Federal Forces in Chechnya Will Reportedly be Reduced and Restructured

Publication: North Caucasus Weekly Volume: 10 Issue: 18

Itar-Tass reported on May 6 that the number of federal troops in Chechnya will be cut in half and that the Combined Group of Forces in the North Caucasus will be transformed into a new security body provisionally called the Committee for Maintaining Security in the Region.

The news agency quoted a law-enforcement source as saying that since the counter-terrorist operation in Chechnya was formally lifted last month (North Caucasus Weekly, April 17), it is no longer necessary to keep a large number of forces in the region. Therefore, the interior ministry and army troops, which were “temporarily” deployed in Chechnya, will be withdrawn and the Combined Group of Forces will be cut by at least half. The law-enforcement source also said that “specialists” will be sent to Chechnya to coordinate efforts to ensure security, law and order, and help republican law-enforcement bodies, and that the “main role” in these efforts will now be played by Chechnya’s Interior Ministry, Chechnya’s OMON (special-task police force) and the military commandant’s offices in the republic.

Itar-Tass said the date when the new Committee for Maintaining Security in the Region will start operating has not yet been determined, but that it will probably be at the end of the summer or beginning of the fall. The news agency reported that the committee will be headed either by the Russian Security Council or the Main Staff of the Russian Interior Ministry’s Internal Troops.

For its part, Interfax on May 6 quoted a defense ministry source as saying that the Combined Group of Forces would be disbanded by September 1 and replaced by an “operational group” consisting of forces from the defense ministry, the interior ministry’s internal troops and other security forces. The source said the new operational group is needed in case the situation in Chechnya worsens and a new “counter-terrorist operation regime” has to be imposed. The source said that with the disbanding of the Combined Group of Forces, other units currently deployed in Chechnya “on a temporary basis” would be removed—mainly interior ministry and defense ministry units—and that this would require reducing the structure of the military prosecutor’s office in Chechnya while “optimizing” the central military commandant’s office in the republic. Interfax’s defense ministry source added that the implementation of these plans would depend on the situation in Chechnya—which, he said, remains far from stabilized.

Meanwhile, a spokesman for the Russian military’s operational headquarters in Chechnya, Vladimir Patrin, and a spokesman for the interior ministry’s internal troops, Colonel Vasily Panchenkov, both told RIA Novosti that they had no information concerning the possible disbanding of the headquarters for the Combined Group of Forces in the North Caucasus.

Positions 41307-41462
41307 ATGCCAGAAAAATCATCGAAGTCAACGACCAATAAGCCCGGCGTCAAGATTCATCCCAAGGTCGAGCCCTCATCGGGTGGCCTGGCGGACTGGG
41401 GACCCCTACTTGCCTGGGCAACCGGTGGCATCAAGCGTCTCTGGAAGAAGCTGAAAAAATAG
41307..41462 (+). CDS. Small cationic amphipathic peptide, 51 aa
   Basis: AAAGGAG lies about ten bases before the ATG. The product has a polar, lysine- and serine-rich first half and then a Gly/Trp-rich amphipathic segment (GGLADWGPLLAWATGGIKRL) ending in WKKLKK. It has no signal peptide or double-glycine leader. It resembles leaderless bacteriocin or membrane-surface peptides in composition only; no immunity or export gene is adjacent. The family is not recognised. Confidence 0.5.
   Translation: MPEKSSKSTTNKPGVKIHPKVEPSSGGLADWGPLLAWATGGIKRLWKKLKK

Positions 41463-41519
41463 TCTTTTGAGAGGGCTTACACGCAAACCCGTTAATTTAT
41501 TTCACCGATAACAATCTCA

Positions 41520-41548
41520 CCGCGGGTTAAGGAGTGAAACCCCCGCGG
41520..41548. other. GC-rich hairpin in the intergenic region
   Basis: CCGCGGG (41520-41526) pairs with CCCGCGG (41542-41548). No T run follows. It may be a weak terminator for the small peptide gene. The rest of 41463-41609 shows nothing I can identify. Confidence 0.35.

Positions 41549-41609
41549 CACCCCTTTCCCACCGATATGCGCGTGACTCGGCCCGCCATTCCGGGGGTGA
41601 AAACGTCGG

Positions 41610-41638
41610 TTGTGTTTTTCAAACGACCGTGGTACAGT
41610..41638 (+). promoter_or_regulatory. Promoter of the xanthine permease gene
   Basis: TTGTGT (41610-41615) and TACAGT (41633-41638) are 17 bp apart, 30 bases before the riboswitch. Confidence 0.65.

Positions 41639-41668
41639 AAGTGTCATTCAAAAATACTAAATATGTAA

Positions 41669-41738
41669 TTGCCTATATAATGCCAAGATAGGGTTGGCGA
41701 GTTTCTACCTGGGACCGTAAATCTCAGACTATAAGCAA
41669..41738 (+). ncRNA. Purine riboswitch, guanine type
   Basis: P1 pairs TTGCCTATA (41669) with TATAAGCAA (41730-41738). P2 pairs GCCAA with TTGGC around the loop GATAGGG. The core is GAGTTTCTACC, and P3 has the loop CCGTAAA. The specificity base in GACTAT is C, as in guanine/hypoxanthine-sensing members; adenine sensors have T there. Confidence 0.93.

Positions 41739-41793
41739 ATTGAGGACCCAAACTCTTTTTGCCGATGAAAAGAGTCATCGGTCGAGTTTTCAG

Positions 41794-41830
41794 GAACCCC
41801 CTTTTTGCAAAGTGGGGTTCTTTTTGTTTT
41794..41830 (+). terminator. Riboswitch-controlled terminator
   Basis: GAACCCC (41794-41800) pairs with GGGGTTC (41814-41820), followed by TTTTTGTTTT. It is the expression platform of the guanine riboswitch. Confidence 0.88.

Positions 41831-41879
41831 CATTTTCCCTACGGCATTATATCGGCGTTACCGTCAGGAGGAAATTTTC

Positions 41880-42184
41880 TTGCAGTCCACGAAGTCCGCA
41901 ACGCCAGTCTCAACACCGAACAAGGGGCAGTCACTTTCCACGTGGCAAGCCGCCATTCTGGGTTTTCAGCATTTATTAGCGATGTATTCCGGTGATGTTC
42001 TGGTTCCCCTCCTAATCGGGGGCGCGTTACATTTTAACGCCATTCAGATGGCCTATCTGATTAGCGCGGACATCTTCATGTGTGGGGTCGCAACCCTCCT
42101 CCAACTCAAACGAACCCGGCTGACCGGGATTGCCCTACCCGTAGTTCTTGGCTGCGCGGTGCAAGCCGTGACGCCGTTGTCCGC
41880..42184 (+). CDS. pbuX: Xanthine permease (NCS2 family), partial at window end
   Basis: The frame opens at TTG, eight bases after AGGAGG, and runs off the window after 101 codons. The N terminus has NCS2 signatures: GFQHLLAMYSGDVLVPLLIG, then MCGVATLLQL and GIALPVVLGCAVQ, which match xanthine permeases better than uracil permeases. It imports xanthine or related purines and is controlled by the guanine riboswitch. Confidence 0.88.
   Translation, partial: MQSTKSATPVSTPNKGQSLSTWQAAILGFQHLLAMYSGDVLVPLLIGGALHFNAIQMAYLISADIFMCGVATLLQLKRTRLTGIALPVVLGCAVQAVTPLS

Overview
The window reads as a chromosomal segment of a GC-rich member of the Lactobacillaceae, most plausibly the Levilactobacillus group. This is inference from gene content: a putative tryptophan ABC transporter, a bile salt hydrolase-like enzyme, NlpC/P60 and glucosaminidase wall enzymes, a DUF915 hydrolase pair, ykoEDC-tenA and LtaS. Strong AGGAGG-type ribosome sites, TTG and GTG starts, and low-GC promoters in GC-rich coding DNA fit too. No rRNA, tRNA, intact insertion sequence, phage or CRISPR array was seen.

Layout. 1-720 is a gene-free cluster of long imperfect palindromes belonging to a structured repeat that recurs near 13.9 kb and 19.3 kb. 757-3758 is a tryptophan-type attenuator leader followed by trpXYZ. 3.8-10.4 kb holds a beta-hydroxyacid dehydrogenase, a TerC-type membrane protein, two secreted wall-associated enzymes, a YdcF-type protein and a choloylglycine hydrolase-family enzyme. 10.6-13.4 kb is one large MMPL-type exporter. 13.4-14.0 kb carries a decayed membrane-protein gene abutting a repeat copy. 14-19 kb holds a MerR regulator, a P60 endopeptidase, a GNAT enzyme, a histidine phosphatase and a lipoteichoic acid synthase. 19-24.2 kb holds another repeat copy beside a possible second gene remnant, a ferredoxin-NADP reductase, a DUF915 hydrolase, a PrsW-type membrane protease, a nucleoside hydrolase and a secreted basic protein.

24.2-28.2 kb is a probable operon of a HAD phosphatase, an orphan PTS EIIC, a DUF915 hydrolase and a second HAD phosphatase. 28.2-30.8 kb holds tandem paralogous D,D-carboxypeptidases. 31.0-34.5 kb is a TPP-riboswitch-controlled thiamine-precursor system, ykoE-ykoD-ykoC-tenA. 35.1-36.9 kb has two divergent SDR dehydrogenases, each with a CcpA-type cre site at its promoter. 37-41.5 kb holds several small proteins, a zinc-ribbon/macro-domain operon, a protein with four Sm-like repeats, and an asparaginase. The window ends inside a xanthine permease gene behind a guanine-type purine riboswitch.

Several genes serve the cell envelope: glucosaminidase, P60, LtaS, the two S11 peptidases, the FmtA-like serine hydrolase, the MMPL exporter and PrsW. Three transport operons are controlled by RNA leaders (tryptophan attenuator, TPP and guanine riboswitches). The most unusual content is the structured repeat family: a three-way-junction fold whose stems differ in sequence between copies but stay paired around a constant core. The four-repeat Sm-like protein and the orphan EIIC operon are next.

Gazeta.ru on May 6 quoted Aleksandr Cherkasov of the Memorial human rights group as calling the new Committee for Maintaining Security in the Region the same kind of “wondrous beast” as the recently canceled counter-terrorist operation, noting that the latter operated outside the law for ten years (1999 to 2009), during which the siloviki got used to operating in Chechnya according to their own logic.

“I don’t know to whom this new body will be subordinated and how it will fit into the existing system of control by the siloviki in the Caucasus,” he told the website. Cherkasov added that he thought the disbanding of the Combined Group of Forces was more a matter of simply “renaming” the forces and that it remains unclear whether it will mean real changes in status or chain of command. “In Chechnya, a special system of subordination and coordination of the force structures emerged, and this isn’t going anywhere,” he told Gazeta.ru. “Let’s separate what’s on paper from the logic of bureaucratic structures.” In particular, Cherkasov noted that despite the official end to the counter-terrorist operation in Chechnya, Federal Security Service (FSB) and interior ministry personnel are still carrying out special checks of people arriving from Chechnya at Moscow’s Vnukovo airport.

The news agency Gazeta.ru published an article on May 6 about Moscow’s plans to replace the Combined Group of Forces with the Committee for Maintaining Security in the Region with the headline: “The Committee for the Control of Kadyrov,” which indicates what it thinks are the reasons behind the creation of the Committee for Maintaining Security in the Region—and an apparent reference to the comments by various siloviki expressing doubts about the stability situation in Chechnya.

The article headline may have been alluding to the fact that there are those within Russia’s security and military establishment who are unhappy with the degree of independence and power that Chechnya’s president has gained with ending of the counter-terrorist operation there. As Gazeta.ru noted, Chechen President Ramzan Kadyrov has not yet commented on the reports that federal forces in Chechnya will be halved and that the Combined Group of Forces will be replaced by a new structure.